dcsimg


Header image for news printout

Hungary’s use of detention in the spotlight as UN torture prevention body concludes visit

GENEVA (31 March 2017) – Hungary should immediately address the excessive use of detention, the UN Subcommittee on the Prevention of Torture (SPT) said on Friday at the end of an 11-day visit to the country.

“We urge the Government of Hungary to effectively address the issue of alternatives to detention,” said Mari Amos, the Head of Delegation. “We also shared with the Government our serious concerns regarding the law recently adopted that would allow Hungary to detain all asylum seekers in closed facilities for an extended period of time. We will make recommendations concerning this in our confidential report to the authorities.”

The experts accompanied members of the independent national body known as the National Preventive Mechanism during their visit to the remand prison in Budapest. “The SPT encourages the Government to provide the necessary resources and strengthen the legal powers of the mechanism to enable it to continue and expand its important work,” the Head of Delegation added.   

The comments came at the end of the first visit to Hungary by the SPT, during which a four-member delegation presented its confidential preliminary observations to the Hungarian authorities on how to strengthen the protection of persons deprived of their liberty against torture and cruel, inhuman or degrading treatment or punishment.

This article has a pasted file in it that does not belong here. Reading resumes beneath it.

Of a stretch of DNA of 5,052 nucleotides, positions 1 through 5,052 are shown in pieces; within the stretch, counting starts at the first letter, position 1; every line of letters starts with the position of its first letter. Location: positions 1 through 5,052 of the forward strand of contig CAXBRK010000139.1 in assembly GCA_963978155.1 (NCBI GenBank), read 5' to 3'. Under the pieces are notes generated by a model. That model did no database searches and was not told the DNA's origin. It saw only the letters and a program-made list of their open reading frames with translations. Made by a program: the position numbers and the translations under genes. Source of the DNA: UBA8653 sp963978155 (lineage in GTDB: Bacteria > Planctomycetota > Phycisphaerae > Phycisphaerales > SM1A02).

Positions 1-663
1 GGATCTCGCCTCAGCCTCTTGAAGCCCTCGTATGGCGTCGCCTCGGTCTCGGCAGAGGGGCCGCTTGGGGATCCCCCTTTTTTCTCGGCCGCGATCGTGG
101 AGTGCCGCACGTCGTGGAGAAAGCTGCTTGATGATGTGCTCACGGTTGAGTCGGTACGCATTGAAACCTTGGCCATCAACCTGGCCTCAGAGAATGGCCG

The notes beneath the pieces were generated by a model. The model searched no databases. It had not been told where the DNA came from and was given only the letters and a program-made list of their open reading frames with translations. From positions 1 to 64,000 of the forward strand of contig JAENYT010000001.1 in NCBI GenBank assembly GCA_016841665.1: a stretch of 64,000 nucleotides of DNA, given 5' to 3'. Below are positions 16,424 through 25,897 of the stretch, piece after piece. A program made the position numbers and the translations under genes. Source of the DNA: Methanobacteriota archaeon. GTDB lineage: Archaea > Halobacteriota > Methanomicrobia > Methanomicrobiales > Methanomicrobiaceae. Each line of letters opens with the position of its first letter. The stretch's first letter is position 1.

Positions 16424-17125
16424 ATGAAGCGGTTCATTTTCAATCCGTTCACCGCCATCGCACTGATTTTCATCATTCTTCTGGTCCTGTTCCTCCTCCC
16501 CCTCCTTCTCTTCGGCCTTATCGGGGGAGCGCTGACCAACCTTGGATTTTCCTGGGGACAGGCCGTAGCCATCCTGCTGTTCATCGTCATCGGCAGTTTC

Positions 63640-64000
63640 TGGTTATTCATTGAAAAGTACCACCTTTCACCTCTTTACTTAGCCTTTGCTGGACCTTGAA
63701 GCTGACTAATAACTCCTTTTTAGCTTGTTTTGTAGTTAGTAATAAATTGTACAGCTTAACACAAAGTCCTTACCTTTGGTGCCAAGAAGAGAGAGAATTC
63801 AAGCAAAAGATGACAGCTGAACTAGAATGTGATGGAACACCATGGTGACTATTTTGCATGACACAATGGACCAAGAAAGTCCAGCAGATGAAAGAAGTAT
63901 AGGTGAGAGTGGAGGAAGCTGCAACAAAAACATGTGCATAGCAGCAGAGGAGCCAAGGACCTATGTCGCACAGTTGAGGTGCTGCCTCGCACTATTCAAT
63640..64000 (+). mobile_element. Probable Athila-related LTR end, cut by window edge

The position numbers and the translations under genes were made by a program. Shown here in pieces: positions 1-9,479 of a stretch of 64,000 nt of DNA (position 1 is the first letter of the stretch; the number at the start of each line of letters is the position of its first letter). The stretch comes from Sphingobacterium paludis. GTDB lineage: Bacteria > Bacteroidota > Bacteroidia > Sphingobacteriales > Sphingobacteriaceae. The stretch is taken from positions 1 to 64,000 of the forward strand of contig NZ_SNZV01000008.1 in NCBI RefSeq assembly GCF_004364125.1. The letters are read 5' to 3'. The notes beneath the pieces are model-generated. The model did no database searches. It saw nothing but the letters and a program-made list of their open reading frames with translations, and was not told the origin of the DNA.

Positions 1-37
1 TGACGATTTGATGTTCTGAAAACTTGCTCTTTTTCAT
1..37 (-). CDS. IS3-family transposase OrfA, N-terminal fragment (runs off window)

The SPT delegation visited various detention facilities, including in Budapest, Debrecen and Szeged, and met with Government officials and United Nations as well as civil society representatives.

The SPT delegation was in Hungary from 20 to 31 March 2017 and comprised: Mari Amos (Head of Delegation), Arman Danielyan, Aneta Stanchevska and Nora Sveaass.

Hungary ratified the Optional Protocol in 2012.

ENDS

Background:

The Optional Protocol to the Convention against Torture and other Cruel, Inhuman or Degrading Treatment or Punishment has, to date, been ratified by 83 countries. The SPT communicates its recommendations and observations to States by means of a confidential report and, if necessary, to National Preventive Mechanisms. However, States parties are encouraged to request that the SPT makes these reports public.

The SPT is composed of 25 independent and impartial experts from different regions of the world. For more information on the mandate of Subcommittee, please visit: http://www.ohchr.org/EN/HRBodies/OPCAT/Pages/OPCATIndex.aspx

For media inquiries or for more information, please contact:
Hungary: Armen Avetisyan, +41 79 752 0481 / aavetisyan@ohchr.org
Geneva: Nicoleta Panta, +41 22 917 9310 / npanta@ohchr.org

Tag and share - Twitter: @UNHumanRights and Facebook: unitednationshumanrights